He enlightened us regarding the contrast, by explaining that when their headquarters wagons had been pressed so closely by our cavalry a few days before, and it was found they would have to destroy all their baggage, except the clothes they carried on their backs, each one, naturally, selected the newest suit he had, and sought to propitiate the god of destruction by a sacrifice of his second best.
General Grant replied: "The terms I propose are those stated substantially in my letter of yesterday--that is, the officers and men surrendered to be paroled and disqualified from taking up arms again until properly exchanged, and all arms, ammunition, and supplies to be delivered up as captured property."
Lee inclined his head as indicating his accord with this wish, and General Grant then went on to talk at some length in a very pleasant vein about the prospects of peace.
Then he looked toward Lee, and his eyes seemed to be resting on the handsome sword that hung at that officer's side. He said afterward that this set him to thinking that it would be an unnecessary humiliation to require the officers to surrender their swords
"I presumed it had been omitted inadvertently," continued Lee, "and with your permission I will mark where it should be inserted."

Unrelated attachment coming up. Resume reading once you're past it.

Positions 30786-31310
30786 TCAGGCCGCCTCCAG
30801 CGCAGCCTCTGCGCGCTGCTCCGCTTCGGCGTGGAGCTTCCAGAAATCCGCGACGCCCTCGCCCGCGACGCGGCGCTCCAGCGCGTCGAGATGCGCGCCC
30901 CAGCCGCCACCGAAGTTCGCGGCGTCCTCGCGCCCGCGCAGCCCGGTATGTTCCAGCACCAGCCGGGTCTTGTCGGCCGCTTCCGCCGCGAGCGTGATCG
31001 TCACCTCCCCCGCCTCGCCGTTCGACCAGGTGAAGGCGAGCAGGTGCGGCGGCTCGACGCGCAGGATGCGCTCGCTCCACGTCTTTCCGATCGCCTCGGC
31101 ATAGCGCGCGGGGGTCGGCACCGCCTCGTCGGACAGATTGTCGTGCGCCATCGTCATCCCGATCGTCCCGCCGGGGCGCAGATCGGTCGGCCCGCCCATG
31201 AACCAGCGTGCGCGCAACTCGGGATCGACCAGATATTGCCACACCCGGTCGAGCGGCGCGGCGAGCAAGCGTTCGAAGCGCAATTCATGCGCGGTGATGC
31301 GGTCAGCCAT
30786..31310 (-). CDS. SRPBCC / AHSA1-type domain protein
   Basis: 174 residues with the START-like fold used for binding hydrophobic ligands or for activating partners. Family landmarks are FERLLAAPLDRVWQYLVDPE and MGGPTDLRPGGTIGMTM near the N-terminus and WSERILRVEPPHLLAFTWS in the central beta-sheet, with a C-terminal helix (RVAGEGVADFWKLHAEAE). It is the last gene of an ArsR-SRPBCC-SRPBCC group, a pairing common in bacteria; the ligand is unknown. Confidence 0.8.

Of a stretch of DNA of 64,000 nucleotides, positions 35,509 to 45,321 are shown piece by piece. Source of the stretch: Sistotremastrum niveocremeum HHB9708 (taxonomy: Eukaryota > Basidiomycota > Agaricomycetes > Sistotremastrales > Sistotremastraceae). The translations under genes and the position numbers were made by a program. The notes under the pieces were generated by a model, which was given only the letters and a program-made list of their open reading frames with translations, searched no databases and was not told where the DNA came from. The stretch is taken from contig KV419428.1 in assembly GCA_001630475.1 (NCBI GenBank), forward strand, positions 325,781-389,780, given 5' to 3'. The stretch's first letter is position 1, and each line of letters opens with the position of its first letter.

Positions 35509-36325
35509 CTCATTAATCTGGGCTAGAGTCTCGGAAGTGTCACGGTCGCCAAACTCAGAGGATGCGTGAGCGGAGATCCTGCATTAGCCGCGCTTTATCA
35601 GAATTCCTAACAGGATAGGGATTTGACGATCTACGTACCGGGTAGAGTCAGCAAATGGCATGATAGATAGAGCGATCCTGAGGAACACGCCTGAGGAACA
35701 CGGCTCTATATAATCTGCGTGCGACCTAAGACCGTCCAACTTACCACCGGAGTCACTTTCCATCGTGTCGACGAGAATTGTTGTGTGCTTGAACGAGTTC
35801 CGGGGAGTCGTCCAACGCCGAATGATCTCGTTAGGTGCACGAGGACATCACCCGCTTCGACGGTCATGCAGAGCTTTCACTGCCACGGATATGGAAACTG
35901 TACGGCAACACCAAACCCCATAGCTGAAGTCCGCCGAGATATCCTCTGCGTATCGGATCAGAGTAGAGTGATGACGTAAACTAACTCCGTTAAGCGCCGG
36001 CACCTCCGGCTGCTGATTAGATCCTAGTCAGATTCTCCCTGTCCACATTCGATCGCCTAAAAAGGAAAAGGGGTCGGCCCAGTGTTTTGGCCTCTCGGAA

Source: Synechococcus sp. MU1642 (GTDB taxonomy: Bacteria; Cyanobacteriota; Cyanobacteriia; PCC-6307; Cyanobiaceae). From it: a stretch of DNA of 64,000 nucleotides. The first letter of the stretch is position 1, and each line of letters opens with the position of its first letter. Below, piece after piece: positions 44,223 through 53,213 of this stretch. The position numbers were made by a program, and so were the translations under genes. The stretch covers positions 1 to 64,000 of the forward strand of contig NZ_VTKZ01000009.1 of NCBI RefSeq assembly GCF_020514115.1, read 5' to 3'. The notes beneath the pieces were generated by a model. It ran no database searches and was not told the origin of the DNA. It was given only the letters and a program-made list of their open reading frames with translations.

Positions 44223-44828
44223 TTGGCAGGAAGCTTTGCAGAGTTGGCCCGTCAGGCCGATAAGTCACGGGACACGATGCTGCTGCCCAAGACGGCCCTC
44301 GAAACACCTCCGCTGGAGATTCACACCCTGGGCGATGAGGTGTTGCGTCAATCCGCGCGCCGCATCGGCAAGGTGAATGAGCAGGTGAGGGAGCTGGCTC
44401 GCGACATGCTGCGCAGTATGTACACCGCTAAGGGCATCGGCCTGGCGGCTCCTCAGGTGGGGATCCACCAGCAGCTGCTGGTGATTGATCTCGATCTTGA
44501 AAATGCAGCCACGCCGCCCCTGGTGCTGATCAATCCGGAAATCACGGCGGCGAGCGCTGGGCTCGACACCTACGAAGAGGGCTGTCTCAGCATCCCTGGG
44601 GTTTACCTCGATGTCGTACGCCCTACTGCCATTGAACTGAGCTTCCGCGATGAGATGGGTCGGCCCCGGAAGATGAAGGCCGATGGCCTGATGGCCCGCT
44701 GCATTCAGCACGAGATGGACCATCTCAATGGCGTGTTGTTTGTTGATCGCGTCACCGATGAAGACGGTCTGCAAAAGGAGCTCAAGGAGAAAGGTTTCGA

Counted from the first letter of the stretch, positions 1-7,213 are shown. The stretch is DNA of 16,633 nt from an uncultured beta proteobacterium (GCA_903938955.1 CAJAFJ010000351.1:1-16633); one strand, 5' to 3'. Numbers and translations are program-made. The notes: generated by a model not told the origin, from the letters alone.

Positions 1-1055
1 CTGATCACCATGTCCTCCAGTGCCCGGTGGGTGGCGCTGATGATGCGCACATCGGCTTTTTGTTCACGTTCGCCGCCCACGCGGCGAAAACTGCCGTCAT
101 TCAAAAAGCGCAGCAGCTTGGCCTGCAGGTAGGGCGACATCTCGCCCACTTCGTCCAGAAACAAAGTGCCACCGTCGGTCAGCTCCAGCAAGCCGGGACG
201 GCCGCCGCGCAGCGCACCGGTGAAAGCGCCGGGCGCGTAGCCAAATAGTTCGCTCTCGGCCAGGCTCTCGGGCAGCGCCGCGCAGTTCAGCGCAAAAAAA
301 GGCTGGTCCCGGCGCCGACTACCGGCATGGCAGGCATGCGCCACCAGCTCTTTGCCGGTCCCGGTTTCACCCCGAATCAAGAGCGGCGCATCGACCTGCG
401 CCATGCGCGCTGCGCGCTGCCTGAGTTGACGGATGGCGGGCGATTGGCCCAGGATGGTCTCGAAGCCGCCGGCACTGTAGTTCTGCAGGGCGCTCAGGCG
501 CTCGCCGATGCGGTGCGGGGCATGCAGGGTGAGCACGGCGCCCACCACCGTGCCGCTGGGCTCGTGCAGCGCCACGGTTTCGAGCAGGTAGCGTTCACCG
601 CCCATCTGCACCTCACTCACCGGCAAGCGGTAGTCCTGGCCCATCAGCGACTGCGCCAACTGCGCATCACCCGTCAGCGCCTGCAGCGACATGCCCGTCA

When Lee came to the sentence about the officers' side-arms, private horses, and baggage, he showed for the first time during the reading of the letter a slight change of countenance, and was evidently touched by this act of generosity.
It was doubtless the condition mentioned to which he particularly alluded when he looked toward General Grant as he finished reading and said with some degree of warmth in his manner: "This will have a very happy effect upon my army."
"The cavalrymen and artillerists own their own horses in our army. Its organization in this respect differs from that of the United States." This expression attracted the notice of our officers present, as showing how firmly the conviction was grounded in his mind that we were two distinct countries.